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athgarvan

Dementia

images4XO3P6FQBecause I now experience more and more difficulty with memory I have been reading articles on Dementia - I shudder at the thought of using the term "Alzheimer's". Am I being morbid?

I see my mind as "me".  My mind is my essence. It can be frightening to consider losing that self or having it impaired. I can't decide which is more frightening: to lose myself, or to be myself but not be able to show it.

I understand that in the early stages of dementia changes are slight and it is possible to continue to do lots of things. One may:

• forget things easily, repeat things frequently,
• experience problems with language, such as appearing to be stuck for words or losing track of a conversation,
• find new situations or places confusing,
• show poor judgement or find it hard to make decisions,
• lose interest in other people or activities,
• be unwilling to try new things,
• experience low mood, become anxious or withdrawn,
• feel easily frustrated or angry.

All of these I can identify in myself. How should I be reacting?

Comments

Probably see a doctor, but also, try out the following all of which have been shown to slow or halt mental decline:
* Regular aerobic exercise, walking is fine, but should be one or two hours at a stretch, not 15 minutes. At the very least a half hour a day.
* Weight lifting: doesn't need to be massive amounts of weight, but should require a moderate degree of effort.
* Learning a new language. Especially if you can manage to speak it regularly: join a class or a conversational group, or find a speaker of a language you don't know who lives nearby and will be happy to chat – shopkeepers of non-busy shops are an excellent option.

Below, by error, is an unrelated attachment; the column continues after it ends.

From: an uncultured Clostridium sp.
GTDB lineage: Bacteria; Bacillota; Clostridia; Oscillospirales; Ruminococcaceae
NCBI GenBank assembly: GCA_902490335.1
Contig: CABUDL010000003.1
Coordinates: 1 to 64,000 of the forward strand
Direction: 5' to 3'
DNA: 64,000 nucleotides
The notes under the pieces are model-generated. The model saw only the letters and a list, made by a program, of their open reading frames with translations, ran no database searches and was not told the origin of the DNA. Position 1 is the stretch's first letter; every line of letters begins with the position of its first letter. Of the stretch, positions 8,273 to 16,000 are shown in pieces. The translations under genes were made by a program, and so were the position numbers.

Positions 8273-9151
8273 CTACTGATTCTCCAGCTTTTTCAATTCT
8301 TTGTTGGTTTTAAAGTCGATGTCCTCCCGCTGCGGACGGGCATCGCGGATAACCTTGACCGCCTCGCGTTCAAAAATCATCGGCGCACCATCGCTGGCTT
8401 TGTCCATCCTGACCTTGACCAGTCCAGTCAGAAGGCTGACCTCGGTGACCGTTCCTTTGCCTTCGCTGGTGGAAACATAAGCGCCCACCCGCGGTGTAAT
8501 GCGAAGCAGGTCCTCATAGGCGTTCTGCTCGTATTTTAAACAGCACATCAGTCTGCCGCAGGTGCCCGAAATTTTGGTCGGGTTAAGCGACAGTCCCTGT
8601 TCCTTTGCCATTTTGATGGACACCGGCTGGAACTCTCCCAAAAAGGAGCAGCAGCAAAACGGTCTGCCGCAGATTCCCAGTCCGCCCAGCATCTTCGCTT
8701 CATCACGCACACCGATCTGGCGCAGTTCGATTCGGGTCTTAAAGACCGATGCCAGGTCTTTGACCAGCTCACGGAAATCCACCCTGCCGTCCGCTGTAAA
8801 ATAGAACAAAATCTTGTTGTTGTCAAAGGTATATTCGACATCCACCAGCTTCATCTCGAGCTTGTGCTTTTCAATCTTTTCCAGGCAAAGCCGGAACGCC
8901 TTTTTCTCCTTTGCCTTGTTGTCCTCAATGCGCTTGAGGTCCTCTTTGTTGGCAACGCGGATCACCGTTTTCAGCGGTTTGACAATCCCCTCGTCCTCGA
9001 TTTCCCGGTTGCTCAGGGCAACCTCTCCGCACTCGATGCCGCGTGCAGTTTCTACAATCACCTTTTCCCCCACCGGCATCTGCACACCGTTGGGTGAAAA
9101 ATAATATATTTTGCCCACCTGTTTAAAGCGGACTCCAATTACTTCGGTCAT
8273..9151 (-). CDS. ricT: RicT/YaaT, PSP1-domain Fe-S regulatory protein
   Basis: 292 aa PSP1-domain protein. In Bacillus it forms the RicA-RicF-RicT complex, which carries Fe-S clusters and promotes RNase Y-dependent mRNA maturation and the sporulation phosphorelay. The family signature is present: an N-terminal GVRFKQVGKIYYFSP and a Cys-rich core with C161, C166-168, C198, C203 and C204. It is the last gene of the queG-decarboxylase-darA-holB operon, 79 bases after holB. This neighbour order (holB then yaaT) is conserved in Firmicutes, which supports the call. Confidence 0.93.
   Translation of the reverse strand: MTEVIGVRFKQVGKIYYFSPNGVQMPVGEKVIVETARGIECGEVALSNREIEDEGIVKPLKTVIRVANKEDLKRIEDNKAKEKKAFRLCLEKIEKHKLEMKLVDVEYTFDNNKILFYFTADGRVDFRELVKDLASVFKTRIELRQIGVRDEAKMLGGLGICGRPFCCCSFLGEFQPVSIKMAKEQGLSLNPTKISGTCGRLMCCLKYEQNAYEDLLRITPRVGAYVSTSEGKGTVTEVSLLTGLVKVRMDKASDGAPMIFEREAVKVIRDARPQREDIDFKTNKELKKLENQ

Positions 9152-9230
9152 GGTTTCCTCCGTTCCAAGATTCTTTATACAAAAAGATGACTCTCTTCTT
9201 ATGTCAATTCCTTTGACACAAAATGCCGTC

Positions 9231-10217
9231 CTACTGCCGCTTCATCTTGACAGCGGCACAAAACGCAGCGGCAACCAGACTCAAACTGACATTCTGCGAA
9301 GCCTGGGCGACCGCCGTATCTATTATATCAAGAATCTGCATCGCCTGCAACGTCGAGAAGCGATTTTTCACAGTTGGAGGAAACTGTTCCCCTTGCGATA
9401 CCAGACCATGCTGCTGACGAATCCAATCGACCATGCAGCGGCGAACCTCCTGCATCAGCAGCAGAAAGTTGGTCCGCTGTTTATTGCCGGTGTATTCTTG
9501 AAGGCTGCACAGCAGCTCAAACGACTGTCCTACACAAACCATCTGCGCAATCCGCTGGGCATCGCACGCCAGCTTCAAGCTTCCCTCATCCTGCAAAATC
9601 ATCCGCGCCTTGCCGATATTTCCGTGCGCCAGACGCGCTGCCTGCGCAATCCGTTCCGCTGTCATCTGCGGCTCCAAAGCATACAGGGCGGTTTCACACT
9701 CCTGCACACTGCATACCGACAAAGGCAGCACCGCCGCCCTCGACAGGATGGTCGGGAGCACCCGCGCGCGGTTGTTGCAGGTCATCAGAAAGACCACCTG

* Learning a new instrument, especially if it comes with learning to read music or to read more complex music.
* Being an engaged part of the community (you seem to be active in yours, so may already have a tick here!)
* Eating a healthy diet with low levels of sugars and moderate levels of healthy fats (too many people cut out healthy fats like olive oils and so on and their poor brains just sit there begging for some: no point having the tiniest bottom in the world with your noggin not working!)

One thing that a lot of research has shown is that members of religious orders who are physically suffering from dementia-causing diseases often show few signs of them. It's thought this is due to a combination of factors: they have an intellectually engaged existence with a sense of social commitment and a supportive community, along with an abstemious diet. It seems like a good plan to follow!
no point having the tiniest bottom in the world with your noggin not working

You, my friend, just won the internets for today :)